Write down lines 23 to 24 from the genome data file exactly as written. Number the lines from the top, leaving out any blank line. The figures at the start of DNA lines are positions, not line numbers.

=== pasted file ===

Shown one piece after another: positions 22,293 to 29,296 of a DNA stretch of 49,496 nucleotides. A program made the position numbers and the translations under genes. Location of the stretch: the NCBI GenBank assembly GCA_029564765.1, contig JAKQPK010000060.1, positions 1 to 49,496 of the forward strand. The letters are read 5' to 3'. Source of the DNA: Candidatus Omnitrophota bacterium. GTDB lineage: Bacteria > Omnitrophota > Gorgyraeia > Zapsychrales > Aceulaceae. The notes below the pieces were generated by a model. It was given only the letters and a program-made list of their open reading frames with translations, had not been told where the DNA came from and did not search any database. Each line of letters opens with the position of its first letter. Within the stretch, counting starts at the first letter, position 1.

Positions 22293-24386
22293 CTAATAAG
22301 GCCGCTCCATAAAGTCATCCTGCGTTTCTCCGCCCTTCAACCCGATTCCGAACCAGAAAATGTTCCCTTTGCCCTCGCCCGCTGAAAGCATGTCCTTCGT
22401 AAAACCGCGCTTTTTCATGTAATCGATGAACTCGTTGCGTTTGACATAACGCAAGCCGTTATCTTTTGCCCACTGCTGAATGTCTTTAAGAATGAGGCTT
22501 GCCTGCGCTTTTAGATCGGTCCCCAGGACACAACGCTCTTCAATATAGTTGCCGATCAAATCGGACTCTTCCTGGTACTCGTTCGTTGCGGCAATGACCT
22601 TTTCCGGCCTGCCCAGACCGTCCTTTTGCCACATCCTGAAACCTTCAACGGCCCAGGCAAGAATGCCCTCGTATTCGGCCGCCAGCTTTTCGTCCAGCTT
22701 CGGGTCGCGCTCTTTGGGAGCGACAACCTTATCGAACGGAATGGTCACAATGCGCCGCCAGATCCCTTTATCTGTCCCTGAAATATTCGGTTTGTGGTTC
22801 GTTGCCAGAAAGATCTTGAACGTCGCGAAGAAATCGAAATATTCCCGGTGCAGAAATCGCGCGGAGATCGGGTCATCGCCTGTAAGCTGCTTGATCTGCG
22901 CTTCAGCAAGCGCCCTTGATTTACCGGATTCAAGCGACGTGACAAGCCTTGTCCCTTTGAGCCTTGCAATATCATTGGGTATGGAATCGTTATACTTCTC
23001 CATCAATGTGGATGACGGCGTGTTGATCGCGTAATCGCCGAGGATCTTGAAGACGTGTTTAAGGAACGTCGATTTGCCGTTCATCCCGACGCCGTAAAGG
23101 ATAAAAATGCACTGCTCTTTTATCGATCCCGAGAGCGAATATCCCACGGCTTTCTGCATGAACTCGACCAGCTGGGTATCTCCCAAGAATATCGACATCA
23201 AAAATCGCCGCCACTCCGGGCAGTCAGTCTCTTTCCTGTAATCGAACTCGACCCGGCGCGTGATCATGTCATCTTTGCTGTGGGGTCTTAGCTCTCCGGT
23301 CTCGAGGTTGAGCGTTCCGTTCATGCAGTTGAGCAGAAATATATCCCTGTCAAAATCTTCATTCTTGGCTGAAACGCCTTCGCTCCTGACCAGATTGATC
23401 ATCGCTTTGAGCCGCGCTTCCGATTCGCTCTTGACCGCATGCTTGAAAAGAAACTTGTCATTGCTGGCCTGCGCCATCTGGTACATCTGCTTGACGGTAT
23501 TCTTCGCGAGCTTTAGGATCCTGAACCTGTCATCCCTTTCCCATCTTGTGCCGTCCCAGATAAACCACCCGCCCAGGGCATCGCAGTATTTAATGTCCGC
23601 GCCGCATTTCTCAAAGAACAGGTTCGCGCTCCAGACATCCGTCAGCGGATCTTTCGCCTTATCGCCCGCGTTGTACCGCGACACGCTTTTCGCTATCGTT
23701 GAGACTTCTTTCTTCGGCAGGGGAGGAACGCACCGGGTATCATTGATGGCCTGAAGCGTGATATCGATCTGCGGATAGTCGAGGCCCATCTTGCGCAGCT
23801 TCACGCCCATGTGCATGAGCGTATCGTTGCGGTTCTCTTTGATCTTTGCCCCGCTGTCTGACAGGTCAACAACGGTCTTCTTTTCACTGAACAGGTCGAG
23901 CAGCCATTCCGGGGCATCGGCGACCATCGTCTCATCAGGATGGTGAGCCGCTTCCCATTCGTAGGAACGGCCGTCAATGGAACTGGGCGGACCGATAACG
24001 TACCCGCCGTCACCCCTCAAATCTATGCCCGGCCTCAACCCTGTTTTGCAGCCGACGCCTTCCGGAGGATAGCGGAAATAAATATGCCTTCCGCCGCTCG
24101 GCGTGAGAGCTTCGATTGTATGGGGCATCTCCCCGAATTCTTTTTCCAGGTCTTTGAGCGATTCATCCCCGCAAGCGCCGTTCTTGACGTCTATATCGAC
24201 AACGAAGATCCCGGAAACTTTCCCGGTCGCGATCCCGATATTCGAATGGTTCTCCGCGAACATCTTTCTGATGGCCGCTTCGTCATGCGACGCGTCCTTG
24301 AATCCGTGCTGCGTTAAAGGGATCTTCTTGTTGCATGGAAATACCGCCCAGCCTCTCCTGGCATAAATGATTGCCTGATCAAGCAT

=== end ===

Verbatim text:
24201 AACGAAGATCCCGGAAACTTTCCCGGTCGCGATCCCGATATTCGAATGGTTCTCCGCGAACATCTTTCTGATGGCCGCTTCGTCATGCGACGCGTCCTTG
24301 AATCCGTGCTGCGTTAAAGGGATCTTCTTGTTGCATGGAAATACCGCCCAGCCTCTCCTGGCATAAATGATTGCCTGATCAAGCAT